WILMINGTON, Delaware — Father Hilary Rodgers loved being around people, loved taking part in the liturgy and was honored to be a priest.
“He would always say ‘I’m thrilled to be a priest,'” said his friend, Father Charles Dillingham, pastor of St. Mary of the Assumption Church in Hockessin, Delaware.
“He was so enthusiastic and full of energy about the liturgy. He was full of enthusiasm for whatever he did.”
Rodgers, 75, a retired Diocese of Wilmington priest who lived at Jeanne Jugan Residence in Newark, Delaware, died April 1 as a result of COVID-19 and underlying illnesses, said the Little Sisters of the Poor, who operate the facility.
He was ordained to the priesthood in 2004 and had been retired since 2015. He had served at parishes throughout the diocese.
A native of New Windsor, New York, Rodgers served for 35 years as a Capuchin Franciscan friar, in Delaware, New Jersey, New York and Virginia before his priesthood.
“Father Hilary was a warm and caring priest. He was dearly loved by the people he served over his many years of ministry as a priest and religious brother,” said Bishop W. Francis Malooly of Wilmington. “We send our condolences to his brother, Richard, and pledge our continued prayers to the Little Sisters and residents of Jeanne Jugan during this sad and difficult time.”
The new coronavirus since March 26 has contributed to the deaths of five residents at the Jeanne Jugan Residence. All of the victims had underlying medical conditions.
Dillingham said he was assigned to St. Elizabeth Parish in Wilmington in the 1990s when he came to know Rodgers, who was then a brother and director of the House of Joseph, an emergency shelter for homeless men in the city.
“I got to know him when he asked me to do a 7 a.m. Mass at the shelter,” Dillingham said. “A 7 a.m. Mass, you kind of expect people to be rubbing their eyes. Not Father Hilary. I got there and he had a full liturgy planned with music, holy water. He was so happy that we could do it.”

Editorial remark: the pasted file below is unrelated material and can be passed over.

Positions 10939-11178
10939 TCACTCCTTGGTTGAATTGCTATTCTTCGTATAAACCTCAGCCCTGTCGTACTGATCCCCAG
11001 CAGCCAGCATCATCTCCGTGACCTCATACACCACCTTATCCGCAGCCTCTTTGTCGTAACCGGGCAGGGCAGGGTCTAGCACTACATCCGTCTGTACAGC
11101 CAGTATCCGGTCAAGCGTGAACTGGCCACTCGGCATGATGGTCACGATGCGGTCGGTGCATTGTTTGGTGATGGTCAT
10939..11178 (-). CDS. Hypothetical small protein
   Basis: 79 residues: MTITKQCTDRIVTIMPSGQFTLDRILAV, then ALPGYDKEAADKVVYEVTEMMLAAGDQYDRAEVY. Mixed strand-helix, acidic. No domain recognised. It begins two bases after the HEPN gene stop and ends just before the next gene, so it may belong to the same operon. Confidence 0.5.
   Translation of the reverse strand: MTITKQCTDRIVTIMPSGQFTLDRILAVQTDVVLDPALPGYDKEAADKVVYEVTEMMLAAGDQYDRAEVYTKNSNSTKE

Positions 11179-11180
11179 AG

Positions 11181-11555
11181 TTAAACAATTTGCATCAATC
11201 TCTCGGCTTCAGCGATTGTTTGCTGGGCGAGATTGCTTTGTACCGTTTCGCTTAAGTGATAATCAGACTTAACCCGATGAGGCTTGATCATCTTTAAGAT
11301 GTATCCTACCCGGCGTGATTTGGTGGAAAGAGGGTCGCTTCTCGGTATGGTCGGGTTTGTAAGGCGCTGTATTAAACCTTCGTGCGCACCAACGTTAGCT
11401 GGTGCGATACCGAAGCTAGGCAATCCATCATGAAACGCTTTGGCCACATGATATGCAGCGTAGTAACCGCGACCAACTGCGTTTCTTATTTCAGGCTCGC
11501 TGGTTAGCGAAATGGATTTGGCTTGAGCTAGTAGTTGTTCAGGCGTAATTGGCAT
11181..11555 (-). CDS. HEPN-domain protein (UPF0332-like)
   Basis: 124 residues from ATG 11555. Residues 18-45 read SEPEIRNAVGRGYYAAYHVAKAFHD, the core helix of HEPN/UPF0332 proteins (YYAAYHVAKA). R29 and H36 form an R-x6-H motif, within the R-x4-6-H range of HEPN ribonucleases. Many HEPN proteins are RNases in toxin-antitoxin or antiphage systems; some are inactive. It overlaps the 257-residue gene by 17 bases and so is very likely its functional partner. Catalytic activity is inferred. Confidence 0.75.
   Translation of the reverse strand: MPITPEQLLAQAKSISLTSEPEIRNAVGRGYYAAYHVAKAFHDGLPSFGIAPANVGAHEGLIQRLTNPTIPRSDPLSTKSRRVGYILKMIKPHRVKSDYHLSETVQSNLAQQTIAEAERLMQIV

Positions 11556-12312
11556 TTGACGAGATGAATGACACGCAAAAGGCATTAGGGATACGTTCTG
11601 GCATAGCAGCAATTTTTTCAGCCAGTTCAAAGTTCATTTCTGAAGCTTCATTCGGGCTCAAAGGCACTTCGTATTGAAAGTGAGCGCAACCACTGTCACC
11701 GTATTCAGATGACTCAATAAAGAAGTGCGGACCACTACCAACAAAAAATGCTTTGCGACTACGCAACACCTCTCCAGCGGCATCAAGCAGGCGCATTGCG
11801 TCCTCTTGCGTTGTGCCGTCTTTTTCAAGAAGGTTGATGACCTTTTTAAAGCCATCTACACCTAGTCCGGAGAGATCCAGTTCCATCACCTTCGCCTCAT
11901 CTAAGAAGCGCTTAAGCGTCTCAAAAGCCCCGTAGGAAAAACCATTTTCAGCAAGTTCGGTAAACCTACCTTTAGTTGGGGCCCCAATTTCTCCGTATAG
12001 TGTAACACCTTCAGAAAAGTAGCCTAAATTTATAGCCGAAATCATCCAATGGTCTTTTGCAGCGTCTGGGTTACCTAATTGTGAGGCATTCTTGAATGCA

Later, Dillingham recalled, his friend “came to me at one point and said he had discerned he wanted to be a priest for the Diocese of Wilmington and wanted to know what I thought. I said ‘Wow, it’s a great idea.'”
The only potential obstacle at the time was the diocese’s reluctance to accept priesthood candidates who were older than 50 because it would not leave them a lot of time in ministry.
“But Father Hilary was always young at heart, and praise be to God, the bishop made an exception,” Dillingham said.
Deacon Harold Jopp Jr. served with Rodgers during the five years of his pastorate at what is now St. Benedict/St. Elizabeth Parish in the diocese. He said the priest was prayerful, humble, inspiring and authentic.
“Just a loving, generous, gentle person,” Jopp said. “He was just a joy to be with. He had a beautiful voice and he loved to sing. He had a beard and I used to joke that he was a cross between Burl Ives and Santa Claus.
“He’s at the top of my list of priests that I’ve admired in my 40 years of being a deacon. And I mean every word of that,” he said.
Owens is editor of The Dialog, newspaper of the Diocese of Wilmington.